I think that the friendships in this book are stunning. No matter what happens between these characters, they are always there for one another. And there is quite a bit of drama that goes on in the group. But I mean, it’s high school, so it’s completely understandable. Through thick and thin, highs and lows, these characters are there for one another, even when they haven’t been the best of friends to one another. And I think that’s really important.

The romantic tension in Anna and the French Kiss is intense! There were so many instances where I wanted to yell at the characters that they just needed to OPEN THEIR EYES to see what was so clearly in front of them, but they were just too afraid to see things for what they really are. And I totally get it. I, too, am afraid of doing things that may seem scary, so I understand why these characters don’t want to admit their feelings. Don’t want to stand up to their parents. Don’t want to cause any conflict. I get it all, and I can relate to it on a really personal level, which is just another one of the reasons why I give Anna and the French Kiss 5/5 stars.

The Winner’s Curse – Book Review

Title: The Winner’s Curse

Author: Marie Rutkoski

Pages: 355 (hardcover)

Genre: YA, Fantasy, Romance

Publisher: Farrar, Straus, and Giroux

Published: March 14, 2014

Summary:

Winning what you want may cost you everything you love.

As a general’s daughter in a vast empire that revels in war and enslaves those it conquers, seventeen-year-old Kestrel has two choices: she can join the military or get married. But Kestrel has other intentions. One day, she is startled to find a kindred spirit in a young slave up for auction.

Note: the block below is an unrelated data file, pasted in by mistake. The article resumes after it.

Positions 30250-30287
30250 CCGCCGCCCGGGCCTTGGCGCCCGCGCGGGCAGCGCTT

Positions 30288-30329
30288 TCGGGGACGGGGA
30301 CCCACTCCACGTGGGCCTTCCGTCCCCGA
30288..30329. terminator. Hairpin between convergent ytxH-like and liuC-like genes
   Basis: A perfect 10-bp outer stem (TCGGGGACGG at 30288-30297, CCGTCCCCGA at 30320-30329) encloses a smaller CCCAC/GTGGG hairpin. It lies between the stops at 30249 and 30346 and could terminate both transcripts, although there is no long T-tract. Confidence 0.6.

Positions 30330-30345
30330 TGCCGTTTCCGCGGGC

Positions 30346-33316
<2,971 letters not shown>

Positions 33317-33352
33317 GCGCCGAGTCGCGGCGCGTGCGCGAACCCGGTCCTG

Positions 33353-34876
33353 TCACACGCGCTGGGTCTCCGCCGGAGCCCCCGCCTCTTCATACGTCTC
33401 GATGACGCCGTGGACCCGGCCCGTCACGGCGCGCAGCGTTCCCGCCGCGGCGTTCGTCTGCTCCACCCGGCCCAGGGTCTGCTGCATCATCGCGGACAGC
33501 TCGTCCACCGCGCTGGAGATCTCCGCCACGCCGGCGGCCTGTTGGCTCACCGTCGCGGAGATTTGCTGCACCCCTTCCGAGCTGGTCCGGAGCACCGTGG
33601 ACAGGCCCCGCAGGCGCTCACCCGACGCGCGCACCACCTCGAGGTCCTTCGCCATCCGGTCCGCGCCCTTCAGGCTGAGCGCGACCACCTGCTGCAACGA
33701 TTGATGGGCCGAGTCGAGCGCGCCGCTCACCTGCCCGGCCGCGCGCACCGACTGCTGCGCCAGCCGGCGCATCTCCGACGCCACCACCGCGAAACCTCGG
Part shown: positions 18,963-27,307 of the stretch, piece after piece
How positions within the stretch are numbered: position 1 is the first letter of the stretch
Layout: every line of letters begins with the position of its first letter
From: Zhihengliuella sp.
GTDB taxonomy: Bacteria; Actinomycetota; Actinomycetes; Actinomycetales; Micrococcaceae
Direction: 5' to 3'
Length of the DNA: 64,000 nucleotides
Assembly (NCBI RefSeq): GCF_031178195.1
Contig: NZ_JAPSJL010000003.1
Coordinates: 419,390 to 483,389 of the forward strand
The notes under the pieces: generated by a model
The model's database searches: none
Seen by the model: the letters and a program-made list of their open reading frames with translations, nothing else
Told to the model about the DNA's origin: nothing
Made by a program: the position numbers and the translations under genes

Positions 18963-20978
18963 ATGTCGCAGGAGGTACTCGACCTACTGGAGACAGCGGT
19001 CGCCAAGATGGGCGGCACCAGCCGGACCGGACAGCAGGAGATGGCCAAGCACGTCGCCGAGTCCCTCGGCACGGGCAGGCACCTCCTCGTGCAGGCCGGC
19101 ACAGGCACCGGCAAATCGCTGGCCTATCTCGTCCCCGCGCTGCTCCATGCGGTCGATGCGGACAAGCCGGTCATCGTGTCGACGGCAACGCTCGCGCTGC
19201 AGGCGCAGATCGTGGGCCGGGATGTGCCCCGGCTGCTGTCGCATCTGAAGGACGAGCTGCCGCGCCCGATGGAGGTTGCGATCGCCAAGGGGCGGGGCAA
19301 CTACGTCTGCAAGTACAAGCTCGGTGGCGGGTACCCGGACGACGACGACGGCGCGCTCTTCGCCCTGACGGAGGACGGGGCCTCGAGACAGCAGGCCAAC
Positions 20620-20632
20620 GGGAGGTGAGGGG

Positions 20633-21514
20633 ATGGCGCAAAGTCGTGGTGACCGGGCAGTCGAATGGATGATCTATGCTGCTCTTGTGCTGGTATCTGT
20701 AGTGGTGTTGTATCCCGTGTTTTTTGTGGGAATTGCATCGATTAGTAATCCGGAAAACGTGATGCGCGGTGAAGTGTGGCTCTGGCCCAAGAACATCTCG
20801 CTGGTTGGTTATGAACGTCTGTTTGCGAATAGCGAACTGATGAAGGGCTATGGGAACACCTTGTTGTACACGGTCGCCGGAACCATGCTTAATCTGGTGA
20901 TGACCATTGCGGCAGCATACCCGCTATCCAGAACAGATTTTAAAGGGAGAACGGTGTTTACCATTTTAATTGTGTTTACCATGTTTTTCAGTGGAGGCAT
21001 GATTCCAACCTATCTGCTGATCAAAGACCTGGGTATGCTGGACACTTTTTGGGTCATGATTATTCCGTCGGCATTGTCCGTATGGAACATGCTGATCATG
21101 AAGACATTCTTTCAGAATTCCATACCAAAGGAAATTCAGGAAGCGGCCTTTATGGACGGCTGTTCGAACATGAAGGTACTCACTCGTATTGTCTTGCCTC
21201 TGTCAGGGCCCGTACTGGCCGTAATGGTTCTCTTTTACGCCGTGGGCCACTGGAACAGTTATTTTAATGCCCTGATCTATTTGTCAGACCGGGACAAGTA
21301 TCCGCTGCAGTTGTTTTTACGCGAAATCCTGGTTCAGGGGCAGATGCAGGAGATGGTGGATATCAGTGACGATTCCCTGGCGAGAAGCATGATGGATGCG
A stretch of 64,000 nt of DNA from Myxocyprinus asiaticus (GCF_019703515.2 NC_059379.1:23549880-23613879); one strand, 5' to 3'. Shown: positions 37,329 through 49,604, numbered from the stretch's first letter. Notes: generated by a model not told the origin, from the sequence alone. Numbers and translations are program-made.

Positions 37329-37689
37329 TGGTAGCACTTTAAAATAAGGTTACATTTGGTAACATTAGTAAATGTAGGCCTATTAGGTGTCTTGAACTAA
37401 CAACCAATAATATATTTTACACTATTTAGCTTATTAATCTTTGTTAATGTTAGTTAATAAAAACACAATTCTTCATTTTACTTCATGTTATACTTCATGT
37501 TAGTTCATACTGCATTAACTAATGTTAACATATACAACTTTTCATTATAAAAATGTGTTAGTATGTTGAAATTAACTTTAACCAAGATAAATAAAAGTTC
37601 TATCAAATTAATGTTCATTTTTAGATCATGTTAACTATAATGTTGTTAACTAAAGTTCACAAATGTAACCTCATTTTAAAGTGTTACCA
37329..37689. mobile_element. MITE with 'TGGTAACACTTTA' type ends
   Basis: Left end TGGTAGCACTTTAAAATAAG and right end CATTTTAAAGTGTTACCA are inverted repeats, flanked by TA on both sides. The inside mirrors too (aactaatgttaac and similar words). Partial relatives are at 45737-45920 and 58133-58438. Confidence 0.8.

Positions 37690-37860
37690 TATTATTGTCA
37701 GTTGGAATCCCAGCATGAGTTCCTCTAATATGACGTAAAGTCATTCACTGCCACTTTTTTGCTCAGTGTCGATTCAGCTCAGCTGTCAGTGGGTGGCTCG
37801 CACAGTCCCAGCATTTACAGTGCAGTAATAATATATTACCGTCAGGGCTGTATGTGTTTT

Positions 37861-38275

Arin’s eyes seem to defy everything and everyone. Following her instinct, Kestrel buys him—with unexpected consequences. It’s not long before she has to hide her growing love for Arin. But he, too, has a secret, and Kestrel quickly learns that the price she paid for a fellow human is much higher than she ever could have imagined.

Set in a richly imagined new world, The Winner’s Curse by Marie Rutkoski is a story of deadly games where everything is at stake, and the gamble is whether you will keep your head or lose your heart.

Review:

I absolutely loved this book. I’ve read it twice in the last three months, because I just couldn’t get the story out of my head. I think that The Winner’s Curse is set in such a unique world, and has many important messages about the world that we live in, veiled by a great story with interesting characters.

This book is just so swoony. The entire time I was reading it, I couldn’t help but wish that Kestrel and Arin would realize their feelings for one another, despite the many obstacles that they faced. Though I really wanted them together as soon as possible, because their tension was so obvious, I was happy that it took as long as it did for them to see their feelings, because it made it believable. I can’t stand when two characters have insta-love, even though that’s totally what I was hoping for with Kestrel and Arin.

Kestrel skyrocketed to the top of my list of favorite female characters. She isn’t like the heroines of all of the other major YA books out there. She isn’t a skilled fighter or hunter. But Kestrel is smart, and strategic, and she embraces it to it’s fullest. Kestrel is independent, and despite her society’s rules regarding women, she manages to do what she wants.

I love the world that this book takes place in. It is so well thought out, and I could picture it in my head so clearly while I read the book. There’s a mix of fantasy and history, and it is definitely a world that I would like to visit. I can’t say as though I’d want to live there, because women can’t travel without an escort, but I would definitely be down to go to a few of the balls and parties that happen.

I’ve already read the entire trilogy, but am planning on rereading the other two books as well, and I’ll likely be doing reviews for Crime and Kiss as well. I give The Winner’s Curse 5/5 stars, but I would give it about a million more stars if I could.

At First Blush – Book Review

Summary: